Situation Report — October 2010

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Canadian harvest progresses with unseasonable weather

Western Canadian producers made significant strides in completing the 2010 harvest in October as unseasonable warm and dry weather spread across the Prairies during the first half of October. A low pressure system originating in California settled over the western provinces, bringing much needed above normal temperatures.

The favourable weather allowed harvest to progress quickly in Alberta. By October 21, approximately 86% of harvest operations had been completed province-wide. Combining was nearing completion in the North East and North West regions and was complete in the Peace River region. Progress continued to lag in the South and Central regions where crop development had been delayed by heavy summer rains. The quality of the crop will be an important issue this year, especially for the South and Central regions after frost caused significant damage to the late crops.

By the middle of the month, Saskatchewan producers had nearly completed the 2010 harvest. Approximately 97% of the crop had been combined after warm, sunny weather allowed producers to get into most fields. An additional 2% of the crop was swathed or ready to be straight-combined. In comparison, only 77% of the crop had been harvested and 20% swathed at the same time last year. Winter wheat, fall rye and dry peas have been completed. Flaxseed, canary seed and chickpeas have seen the lowest progress, with 85%, 87% and 73% of harvest completed, respectively. Sunflower harvest was just getting underway.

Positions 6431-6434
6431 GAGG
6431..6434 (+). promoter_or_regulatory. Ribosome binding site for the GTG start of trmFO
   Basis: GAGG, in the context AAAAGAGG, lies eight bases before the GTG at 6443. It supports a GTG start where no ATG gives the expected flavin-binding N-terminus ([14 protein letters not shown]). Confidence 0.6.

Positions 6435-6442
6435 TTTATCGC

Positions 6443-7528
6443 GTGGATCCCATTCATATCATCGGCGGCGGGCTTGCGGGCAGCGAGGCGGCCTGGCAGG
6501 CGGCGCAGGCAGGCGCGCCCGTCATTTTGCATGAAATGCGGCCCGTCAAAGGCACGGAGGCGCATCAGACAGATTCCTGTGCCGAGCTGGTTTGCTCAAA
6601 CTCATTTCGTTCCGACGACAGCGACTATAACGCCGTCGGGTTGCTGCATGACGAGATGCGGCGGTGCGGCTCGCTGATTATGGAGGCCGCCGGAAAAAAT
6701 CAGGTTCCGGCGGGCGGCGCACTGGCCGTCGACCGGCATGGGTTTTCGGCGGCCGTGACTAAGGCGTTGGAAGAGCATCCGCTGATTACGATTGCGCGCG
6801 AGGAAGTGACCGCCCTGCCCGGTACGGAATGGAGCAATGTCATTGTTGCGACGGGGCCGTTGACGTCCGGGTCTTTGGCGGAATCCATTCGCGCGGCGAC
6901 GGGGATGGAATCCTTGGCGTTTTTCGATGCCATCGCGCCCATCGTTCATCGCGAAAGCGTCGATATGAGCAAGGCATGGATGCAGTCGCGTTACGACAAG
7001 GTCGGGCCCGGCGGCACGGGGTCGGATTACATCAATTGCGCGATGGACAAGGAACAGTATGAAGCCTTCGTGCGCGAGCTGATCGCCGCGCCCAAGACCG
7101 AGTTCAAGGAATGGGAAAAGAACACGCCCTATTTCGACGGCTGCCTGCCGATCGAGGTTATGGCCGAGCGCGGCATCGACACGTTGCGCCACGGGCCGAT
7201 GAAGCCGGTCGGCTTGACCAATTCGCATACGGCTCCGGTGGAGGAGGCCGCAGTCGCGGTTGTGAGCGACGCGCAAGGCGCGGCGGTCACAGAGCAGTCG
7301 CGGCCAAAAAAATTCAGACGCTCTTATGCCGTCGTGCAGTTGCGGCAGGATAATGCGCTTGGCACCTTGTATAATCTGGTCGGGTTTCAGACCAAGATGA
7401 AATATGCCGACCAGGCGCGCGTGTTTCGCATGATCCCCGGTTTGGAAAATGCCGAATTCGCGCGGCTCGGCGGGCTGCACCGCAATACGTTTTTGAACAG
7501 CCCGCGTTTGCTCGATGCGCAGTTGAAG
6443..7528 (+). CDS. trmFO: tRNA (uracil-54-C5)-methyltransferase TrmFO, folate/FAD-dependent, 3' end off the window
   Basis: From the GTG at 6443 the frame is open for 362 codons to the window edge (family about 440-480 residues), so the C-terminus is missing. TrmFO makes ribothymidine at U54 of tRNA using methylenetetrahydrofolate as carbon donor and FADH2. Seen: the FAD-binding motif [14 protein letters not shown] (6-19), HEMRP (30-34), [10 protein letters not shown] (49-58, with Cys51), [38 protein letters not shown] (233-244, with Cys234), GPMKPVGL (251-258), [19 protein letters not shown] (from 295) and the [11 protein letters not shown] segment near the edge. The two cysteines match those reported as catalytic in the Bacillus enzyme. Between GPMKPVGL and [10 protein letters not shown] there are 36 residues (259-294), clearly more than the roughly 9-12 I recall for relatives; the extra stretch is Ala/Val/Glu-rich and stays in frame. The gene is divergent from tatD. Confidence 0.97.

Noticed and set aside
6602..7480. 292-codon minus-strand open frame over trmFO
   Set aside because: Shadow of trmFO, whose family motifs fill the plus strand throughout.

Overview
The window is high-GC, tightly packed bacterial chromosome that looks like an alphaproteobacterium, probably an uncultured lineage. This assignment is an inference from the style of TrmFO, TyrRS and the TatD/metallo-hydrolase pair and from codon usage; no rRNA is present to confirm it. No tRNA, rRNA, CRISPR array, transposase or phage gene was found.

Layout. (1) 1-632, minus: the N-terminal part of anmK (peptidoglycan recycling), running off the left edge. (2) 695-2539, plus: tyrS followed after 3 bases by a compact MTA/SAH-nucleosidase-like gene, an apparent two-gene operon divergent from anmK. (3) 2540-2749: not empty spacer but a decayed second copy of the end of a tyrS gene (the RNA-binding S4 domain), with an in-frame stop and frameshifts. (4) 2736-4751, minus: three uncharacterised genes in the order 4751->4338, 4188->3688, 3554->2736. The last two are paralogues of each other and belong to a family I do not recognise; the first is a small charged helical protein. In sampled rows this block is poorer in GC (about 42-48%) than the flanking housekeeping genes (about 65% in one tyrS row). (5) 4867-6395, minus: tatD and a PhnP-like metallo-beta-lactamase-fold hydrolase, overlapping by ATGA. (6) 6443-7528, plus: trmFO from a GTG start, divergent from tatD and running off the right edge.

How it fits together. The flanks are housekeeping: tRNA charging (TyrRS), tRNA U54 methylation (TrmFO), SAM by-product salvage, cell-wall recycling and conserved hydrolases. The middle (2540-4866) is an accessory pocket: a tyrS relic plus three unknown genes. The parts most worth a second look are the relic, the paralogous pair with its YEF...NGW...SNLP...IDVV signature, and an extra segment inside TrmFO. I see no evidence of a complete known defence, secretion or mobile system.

In the final crop report of the year for the week ended October 12, Manitoba Agriculture, Food and Rural Initiatives reported that good harvest progress was seen across the province. In the Southwest region, the cereal crop harvest was 80% to 85% complete while canola harvest was 80% finished. Almost 70% of the flaxseed had been harvested. The harvest of cereals and canola was almost complete in the Northwest region of Manitoba. Very little flaxseed had been swathed yet. An extended warm, dry spell allowed most producers in the Central region to catch up on harvest and start fall field work. Late maturing crops were all that remained to be harvested. Edible beans were 95% done, the soybean harvest was 75% to 95% complete, buckwheat was almost 50% complete, grain corn harvest was 10% to 20% finished, and the sunflower harvest ranged from 20% to 90% complete. In the Eastern region, the cereal grain harvest was nearly 100% finished and the oilseed harvest was 95% done. Most grain producers in the Interlake region had completed 80% to 100% of their harvest operations. A small portion of sunflower and soybean acres remained to be combined as wet field conditions hampered progress.

World supply and demand